The reason cited by EnBW and Swiss partner BKW FMB Energie AG was the loss of a potential partner that had agreed to buy long-term heat from the steam generated at the cogeneration plant. Without the ability to implement a combined heat and power facility (CHP) at Doerpen, both companies have said that the plant will not be economical to build. The cost of the project was estimated to be 915 million euros (US$1.35 billion), and both companies claimed the plant would have been one of Europe's most efficient coal-fired plants.
Building coal-fired plants is becoming much more difficult because of financial burdens, difficulties in obtaining planning permission, and emissions penalties. German energy major E.
ON AG only recently won a court battle to have work restart on the company's nearly complete Datteln coal-fired plant, while in the UK the company has deferred plans to built a 1,600-MW coal-fired plant at the Kingsnorth site in Rochester, England.
In a statement released to the media, BKW said: "The project company STKW Energie Dörpen GmbH & Co. KG, which was set up to develop the coal-fired power plant in Doerpen, Emsland and in which EnBW holds a 75.1% interest and BKW a 24.9% interest, is discontinuing its planning work. In addition to electricity production, the partners and the municipality of Doerpen believe that the co-generation of heat is a key requirement for the implementation of the coal-fired power plant. Since Doerpen-based Nordland Papier has rejected both a share in the power plant and the offer of a long-term heat supply contract and announced the intention to pursue its own gas-fired power plant project, there is no longer any viable basis for taking the project forward."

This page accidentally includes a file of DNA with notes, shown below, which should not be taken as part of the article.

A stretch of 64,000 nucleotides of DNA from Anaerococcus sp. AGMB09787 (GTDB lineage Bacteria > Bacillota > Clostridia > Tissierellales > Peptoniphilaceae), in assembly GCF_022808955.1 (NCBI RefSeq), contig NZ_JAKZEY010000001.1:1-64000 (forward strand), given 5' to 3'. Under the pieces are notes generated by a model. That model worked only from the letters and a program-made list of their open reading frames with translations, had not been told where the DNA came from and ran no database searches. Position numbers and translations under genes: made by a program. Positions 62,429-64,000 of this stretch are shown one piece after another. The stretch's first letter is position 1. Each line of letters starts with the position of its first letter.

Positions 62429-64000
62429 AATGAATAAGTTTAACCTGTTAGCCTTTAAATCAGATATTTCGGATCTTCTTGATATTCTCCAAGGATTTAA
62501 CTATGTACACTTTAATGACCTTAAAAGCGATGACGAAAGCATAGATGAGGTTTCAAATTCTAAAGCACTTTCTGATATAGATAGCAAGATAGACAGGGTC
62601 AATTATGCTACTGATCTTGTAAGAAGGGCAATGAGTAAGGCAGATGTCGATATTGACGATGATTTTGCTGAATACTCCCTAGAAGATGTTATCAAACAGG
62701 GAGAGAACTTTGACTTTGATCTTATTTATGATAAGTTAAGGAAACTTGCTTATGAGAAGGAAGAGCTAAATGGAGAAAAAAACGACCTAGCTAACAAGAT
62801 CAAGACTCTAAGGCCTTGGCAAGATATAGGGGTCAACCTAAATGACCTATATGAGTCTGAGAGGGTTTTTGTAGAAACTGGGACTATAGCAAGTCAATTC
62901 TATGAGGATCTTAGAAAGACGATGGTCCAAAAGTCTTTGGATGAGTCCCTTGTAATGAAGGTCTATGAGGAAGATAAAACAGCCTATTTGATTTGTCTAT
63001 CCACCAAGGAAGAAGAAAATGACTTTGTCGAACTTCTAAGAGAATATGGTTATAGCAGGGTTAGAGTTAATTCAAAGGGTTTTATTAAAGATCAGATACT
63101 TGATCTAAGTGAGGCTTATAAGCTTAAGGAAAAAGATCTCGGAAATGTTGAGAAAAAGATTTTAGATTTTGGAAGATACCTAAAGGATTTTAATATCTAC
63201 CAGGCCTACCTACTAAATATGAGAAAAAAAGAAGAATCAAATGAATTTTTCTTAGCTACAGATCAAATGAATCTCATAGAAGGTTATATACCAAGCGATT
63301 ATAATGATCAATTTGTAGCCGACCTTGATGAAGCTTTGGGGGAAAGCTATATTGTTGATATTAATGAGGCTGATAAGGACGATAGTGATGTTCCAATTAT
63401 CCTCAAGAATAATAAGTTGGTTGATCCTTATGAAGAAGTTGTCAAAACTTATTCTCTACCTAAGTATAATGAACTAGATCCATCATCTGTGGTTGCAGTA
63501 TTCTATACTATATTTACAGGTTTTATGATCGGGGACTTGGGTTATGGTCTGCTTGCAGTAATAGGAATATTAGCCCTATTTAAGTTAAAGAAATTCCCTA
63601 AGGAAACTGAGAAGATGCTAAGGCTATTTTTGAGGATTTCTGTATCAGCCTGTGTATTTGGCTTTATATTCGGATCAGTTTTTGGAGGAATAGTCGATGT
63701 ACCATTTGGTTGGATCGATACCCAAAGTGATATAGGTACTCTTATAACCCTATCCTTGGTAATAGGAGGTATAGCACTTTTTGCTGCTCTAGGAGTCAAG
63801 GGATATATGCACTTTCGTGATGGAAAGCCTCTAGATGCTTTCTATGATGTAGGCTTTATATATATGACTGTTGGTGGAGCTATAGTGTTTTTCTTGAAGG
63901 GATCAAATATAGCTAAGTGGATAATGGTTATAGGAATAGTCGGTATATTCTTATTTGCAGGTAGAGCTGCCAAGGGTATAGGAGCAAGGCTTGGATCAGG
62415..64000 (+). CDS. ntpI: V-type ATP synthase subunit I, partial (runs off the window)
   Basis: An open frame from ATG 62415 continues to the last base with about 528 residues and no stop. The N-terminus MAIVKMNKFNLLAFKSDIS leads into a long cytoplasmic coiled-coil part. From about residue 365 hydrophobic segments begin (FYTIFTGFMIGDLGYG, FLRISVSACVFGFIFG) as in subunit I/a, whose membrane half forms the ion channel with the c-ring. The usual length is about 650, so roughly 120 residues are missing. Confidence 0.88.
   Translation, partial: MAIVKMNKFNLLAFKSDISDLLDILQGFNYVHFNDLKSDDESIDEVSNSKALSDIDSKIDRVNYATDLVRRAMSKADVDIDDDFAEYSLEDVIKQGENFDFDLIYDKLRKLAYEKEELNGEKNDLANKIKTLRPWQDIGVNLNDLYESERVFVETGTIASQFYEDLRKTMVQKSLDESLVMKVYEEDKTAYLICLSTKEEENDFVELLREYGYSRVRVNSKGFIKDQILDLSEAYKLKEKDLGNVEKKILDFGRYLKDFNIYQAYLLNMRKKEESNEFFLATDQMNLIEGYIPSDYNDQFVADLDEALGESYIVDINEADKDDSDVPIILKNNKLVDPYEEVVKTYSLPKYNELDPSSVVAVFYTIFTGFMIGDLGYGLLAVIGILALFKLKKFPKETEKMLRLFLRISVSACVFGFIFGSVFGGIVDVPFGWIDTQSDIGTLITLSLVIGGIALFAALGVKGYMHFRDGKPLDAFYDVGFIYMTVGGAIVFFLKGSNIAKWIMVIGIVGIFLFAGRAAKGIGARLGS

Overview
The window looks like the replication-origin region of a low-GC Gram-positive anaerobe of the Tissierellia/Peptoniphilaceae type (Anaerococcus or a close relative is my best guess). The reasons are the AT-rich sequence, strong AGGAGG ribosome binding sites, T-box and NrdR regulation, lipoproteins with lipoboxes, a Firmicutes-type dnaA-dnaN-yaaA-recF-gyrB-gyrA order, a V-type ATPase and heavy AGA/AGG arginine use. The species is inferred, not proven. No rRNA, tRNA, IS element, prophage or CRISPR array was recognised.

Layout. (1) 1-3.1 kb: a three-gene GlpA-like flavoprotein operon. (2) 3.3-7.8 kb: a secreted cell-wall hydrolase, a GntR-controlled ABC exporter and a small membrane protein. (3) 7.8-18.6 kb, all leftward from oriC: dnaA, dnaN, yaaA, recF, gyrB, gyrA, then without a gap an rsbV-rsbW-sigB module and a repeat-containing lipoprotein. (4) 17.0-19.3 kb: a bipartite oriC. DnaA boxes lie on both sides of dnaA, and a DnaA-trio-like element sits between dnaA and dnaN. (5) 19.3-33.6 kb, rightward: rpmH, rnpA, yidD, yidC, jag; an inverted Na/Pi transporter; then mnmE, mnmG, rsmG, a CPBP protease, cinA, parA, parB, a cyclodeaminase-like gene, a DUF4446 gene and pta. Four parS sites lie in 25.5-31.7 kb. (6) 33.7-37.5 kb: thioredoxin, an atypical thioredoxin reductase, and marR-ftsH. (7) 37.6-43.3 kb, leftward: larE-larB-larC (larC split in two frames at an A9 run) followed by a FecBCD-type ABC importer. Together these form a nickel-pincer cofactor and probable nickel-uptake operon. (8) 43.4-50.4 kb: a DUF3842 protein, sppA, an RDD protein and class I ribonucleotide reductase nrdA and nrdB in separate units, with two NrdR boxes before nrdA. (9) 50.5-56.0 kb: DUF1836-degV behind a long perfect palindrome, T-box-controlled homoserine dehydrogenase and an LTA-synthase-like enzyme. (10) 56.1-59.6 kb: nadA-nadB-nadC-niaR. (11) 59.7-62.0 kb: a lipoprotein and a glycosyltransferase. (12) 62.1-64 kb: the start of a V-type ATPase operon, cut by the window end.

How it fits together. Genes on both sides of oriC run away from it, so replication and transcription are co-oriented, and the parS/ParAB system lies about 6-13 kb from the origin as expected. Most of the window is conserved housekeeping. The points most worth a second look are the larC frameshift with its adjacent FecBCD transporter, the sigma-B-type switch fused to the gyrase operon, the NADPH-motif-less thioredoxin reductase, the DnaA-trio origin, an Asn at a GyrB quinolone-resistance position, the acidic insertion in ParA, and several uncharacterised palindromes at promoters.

EnBW said: "Project works for the development of the coal-fired plant in Doerpen will not be pursued any further. The simultaneous cogeneration of heat and power is an essential condition for the possible realization of the power plant project in Doerpen, for both ecological and economic reasons. Further project development has no basis anymore, after an industrial company, a potential heat customer, announced plans that it will not purchase process heat from the planned coal plant, but instead will build and operate their own gas-fired cogeneration power station."
The Nordland Papier paper mill was a key part of the coal-fired plant's future. The company is one of Europe's largest European production facilities for fine paper and employs more than 1,600 people. The company has announced plans to create its own gas-fired power plant instead.